Kerr’s bike route bill heads to Judiciary

The Colorado Statesman

House Bill 1092, sponsored by Rep. Andy Kerr, D-Lakewood, was approved on a 7-6 vote in the House Transportation Committee last week, and is scheduled for a second reading this week.

The lengths some people will go to get the attention of the press: Rep. Andy Kerr, D-Lakewood, braved 7 degree temperatures Tuesday to ride his mountain bike around the grounds of the state Capitol as a way to promote a bill being heard in the House this week.
Photo by Marianne Goodland/The Colorado Statesman
Dressed for the part, Rep. Andy Kerr, D-Lakewood, pitches House Bill 1092 at the Capitol on Tuesday. The bill would require local communities that close off streets to bicycles to provide alternative routes.
Photo by Marianne Goodland/The Colorado Statesman

The bill would require local communities that close off streets to bicycles to provide alternative routes, and is in response to a decision by the city of Black Hawk to close off its main street last year. According to a statement, the city’s decision closed down access to a national bicycle route that led to Rocky Mountain National Park. The decision also created bad publicity for the state, according to Sen. Greg Brophy, R-Wray, and may lead other communities to consider similar actions. That’s what makes it an issue of statewide concern, he said Tuesday.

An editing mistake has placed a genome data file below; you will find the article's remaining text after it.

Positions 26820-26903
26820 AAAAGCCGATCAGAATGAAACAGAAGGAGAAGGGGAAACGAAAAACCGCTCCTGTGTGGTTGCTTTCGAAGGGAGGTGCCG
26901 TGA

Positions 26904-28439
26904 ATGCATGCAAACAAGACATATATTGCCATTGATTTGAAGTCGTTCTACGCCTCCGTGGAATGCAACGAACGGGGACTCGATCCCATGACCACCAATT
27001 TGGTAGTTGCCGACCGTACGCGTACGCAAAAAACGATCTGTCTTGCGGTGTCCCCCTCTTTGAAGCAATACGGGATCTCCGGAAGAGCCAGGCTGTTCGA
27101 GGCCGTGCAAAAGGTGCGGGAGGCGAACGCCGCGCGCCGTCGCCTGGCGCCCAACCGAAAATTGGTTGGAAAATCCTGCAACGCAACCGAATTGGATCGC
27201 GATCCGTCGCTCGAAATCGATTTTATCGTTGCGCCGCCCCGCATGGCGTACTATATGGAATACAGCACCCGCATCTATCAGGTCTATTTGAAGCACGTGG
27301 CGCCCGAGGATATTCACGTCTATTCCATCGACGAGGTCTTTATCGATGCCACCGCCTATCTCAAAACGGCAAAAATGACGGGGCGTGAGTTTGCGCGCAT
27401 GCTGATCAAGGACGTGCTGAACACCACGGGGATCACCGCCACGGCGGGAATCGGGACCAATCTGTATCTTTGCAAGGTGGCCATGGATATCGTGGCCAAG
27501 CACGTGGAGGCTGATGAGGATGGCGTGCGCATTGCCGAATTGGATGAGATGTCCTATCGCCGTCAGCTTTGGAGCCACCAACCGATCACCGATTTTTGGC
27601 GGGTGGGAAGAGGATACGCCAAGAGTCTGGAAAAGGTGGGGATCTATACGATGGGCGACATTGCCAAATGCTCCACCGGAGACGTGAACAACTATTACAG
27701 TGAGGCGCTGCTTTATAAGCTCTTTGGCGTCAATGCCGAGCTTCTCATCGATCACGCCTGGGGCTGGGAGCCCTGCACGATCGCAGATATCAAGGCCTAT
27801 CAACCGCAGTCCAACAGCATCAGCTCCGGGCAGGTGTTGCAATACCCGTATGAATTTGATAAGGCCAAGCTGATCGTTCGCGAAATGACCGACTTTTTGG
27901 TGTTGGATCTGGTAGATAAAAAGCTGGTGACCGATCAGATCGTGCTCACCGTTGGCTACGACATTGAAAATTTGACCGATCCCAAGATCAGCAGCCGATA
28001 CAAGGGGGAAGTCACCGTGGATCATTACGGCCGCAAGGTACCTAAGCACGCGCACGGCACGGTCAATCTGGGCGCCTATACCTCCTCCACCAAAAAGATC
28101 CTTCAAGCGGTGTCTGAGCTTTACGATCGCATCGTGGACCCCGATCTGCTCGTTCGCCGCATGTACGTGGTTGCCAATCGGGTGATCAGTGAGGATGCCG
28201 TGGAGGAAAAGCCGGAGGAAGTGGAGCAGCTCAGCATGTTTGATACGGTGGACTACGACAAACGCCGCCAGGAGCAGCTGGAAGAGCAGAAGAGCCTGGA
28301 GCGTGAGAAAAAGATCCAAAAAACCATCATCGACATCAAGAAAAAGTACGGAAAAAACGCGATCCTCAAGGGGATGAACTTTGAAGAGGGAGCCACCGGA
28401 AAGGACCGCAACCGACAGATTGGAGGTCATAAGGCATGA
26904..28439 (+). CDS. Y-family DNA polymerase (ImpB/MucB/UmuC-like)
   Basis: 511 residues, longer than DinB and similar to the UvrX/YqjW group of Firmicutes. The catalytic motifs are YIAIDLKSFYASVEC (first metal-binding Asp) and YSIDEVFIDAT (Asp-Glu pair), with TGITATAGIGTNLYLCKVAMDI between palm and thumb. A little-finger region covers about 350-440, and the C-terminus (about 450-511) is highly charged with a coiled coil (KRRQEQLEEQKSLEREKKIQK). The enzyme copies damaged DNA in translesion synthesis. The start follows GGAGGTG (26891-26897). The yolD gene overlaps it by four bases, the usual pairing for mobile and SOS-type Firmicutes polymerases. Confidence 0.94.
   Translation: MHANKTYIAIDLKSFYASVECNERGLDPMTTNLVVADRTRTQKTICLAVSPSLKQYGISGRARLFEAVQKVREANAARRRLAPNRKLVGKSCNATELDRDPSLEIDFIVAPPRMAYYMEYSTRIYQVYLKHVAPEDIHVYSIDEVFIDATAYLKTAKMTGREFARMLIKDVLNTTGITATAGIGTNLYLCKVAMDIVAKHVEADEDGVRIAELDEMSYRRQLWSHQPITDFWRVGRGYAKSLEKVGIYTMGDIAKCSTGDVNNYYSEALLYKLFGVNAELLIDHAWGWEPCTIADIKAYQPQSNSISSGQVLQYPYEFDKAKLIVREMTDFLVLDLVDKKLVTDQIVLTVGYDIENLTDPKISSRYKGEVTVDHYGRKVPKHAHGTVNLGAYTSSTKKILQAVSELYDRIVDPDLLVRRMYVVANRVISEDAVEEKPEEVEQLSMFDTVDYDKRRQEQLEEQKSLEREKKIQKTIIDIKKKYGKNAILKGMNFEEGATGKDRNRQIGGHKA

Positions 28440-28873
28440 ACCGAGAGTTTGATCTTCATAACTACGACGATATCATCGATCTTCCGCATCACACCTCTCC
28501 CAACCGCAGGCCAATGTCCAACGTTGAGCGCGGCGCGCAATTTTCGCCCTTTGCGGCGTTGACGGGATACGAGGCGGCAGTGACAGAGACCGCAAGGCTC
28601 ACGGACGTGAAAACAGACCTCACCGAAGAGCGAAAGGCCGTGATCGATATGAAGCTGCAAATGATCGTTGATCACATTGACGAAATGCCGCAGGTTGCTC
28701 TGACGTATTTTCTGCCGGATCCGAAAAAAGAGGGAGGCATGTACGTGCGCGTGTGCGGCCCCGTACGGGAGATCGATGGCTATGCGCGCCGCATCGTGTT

Kerr was joined at the Capitol Tuesday by 100 cyclists and Colorado cycling legend Ron Kiefel, who competed in the Tour de France and the Coors Classic. Kerr referred to his bicycle riding on the Capitol’s icy parking lot Tuesday as somewhere between “bravery and stupidity.”

On Wednesday, HB 1092 was sent to the Judiciary Committee at the request of its chair, Rep. Bob Gardner, R-Colorado Springs. Kerr fought against the request, stating the bill would meet almost certain demise in that committee. Kerr acknowledged the bill needed further work and asked that it go to the Local Government Committee, but in the end the vote was to send it to Judiciary, on a 32-30 vote. Rep. Marsha Looper, R-Calhan, voted with the Democrats, but three Democrats were also absent. Kerr grumbled later that the votes from the missing Democrats would have kept his bill alive.